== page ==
08. 03. 2018 14:11
Slovakia is presently experiencing rapid growth with analysts stating that the driving force has not only been domestic consumption but also net exports. According to TASR, figures released by the Statistics Office showed that the Slovak economy grew by as much as 3.5 percent in the final quarter of 2017. Slovenská sporiteľňa analyst Katarina Muchová said that exports grew by 5.7 percent year-on-year in the same quarter, with imports increasing by 3.3 percent. "Household consumption is being helped especially by a strong labour market, which is also positively reflected in consumer confidence as well as low interest rates anchored at record low levels, helping to reduce the inclination of households to save," added UniCredit Bank Czech Republic and Slovakia analyst Ľubomír Koršňák.
It's not all good news, however. Despite reassuring sounds from the government, the European Commission's latest report on Slovakia states matter-of-factly that the country has made no visible progress in the fight against corruption over the entire past year.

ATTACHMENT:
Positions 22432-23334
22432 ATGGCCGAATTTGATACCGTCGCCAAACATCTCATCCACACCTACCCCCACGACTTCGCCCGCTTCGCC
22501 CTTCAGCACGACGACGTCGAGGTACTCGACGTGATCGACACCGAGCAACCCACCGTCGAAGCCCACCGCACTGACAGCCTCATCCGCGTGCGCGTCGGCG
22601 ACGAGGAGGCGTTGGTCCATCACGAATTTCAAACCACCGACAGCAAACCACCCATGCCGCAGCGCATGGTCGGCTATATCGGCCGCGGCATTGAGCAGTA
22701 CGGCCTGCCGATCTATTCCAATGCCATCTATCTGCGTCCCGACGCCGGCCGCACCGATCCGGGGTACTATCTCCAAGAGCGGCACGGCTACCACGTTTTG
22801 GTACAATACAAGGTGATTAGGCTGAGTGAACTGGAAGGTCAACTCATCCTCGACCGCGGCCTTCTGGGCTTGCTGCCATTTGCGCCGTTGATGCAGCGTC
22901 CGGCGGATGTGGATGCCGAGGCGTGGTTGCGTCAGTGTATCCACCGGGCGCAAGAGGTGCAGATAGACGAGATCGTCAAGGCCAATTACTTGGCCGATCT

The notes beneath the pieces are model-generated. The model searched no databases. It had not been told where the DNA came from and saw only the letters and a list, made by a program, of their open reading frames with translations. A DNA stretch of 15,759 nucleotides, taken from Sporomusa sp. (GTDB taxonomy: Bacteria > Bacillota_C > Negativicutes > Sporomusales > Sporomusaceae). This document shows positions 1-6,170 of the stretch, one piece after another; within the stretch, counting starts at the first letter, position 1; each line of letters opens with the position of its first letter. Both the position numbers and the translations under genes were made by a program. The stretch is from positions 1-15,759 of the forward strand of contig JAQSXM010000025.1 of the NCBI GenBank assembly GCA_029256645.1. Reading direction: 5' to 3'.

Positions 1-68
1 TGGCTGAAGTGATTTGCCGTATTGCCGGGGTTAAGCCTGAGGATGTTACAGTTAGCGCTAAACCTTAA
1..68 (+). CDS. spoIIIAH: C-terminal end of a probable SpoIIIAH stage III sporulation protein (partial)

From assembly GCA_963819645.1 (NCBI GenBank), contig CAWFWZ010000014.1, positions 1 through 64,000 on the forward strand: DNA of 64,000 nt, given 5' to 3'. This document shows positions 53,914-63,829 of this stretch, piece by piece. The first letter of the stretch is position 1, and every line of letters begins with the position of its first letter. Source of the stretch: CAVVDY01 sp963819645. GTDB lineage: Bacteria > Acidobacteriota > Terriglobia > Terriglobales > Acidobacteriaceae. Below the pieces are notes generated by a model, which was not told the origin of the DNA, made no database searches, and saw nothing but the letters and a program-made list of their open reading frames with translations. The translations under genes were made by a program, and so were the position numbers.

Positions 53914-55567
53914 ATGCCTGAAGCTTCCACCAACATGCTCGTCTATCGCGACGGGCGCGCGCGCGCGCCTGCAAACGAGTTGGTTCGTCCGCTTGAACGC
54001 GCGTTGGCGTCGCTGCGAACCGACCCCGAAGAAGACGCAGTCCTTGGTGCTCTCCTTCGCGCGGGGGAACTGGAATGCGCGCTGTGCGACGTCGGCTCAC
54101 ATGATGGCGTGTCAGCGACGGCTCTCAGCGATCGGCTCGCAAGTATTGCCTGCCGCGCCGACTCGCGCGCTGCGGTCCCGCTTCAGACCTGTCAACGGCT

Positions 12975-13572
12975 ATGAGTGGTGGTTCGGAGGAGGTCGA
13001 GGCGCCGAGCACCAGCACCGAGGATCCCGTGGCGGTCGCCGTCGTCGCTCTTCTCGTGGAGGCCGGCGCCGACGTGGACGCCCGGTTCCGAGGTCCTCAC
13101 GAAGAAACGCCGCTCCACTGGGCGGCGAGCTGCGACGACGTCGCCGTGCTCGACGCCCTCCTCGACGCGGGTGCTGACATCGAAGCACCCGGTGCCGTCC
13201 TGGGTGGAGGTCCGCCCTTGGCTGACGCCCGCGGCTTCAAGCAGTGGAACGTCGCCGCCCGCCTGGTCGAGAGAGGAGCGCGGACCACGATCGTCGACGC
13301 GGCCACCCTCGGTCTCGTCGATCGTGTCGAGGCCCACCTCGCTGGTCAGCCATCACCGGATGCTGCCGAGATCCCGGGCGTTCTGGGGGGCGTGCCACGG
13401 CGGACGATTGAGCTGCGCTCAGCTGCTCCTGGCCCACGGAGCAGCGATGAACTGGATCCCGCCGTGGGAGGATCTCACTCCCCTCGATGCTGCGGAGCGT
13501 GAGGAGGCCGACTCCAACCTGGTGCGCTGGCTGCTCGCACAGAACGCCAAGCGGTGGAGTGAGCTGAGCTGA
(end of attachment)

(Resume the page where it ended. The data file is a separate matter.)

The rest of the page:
"So far, we can see that there's no change in the perception of corruption among people, while the real physical capacity of the Special Prosecutor's Office to deal with corruption cases has decreased, although the number under criminal prosecution has declined. This leads to the assessment that there's been no visible progress. We'll see whether the measures adopted by the Government will have any effect on next year's assessment," said Ladislav Miko, head of the European Commission's Representation to Slovakia.
According to the report, the European Commission is concerned about the level of dependence that the chief of police and police inspections have on the interior minister. At the same time, it advises an improvement in the protection afforded to those who report corruption. Conversely, however, it positively perceives the involvement of non-governmental organisations in monitoring corruption. The findings in the report are confirmed by a Eurobarometer survey, which shows that the perception of corruption in some areas in Slovakia remains exceptionally high. These include, for example, corruption in the healthcare sector, the police, the courts, the prosecutor's office and the education sector.